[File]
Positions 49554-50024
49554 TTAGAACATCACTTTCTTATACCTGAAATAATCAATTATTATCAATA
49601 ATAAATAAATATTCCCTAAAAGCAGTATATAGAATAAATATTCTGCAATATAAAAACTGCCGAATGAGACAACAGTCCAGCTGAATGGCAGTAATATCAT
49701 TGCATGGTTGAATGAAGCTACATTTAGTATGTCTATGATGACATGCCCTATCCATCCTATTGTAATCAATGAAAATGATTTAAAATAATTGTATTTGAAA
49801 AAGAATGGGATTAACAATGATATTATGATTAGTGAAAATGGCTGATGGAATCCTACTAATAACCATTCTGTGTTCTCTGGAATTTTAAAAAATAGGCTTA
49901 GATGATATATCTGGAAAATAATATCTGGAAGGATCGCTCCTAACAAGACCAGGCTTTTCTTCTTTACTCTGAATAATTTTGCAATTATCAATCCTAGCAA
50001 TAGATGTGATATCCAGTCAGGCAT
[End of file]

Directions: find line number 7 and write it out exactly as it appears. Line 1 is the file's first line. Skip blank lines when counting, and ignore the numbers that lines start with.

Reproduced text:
50001 TAGATGTGATATCCAGTCAGGCAT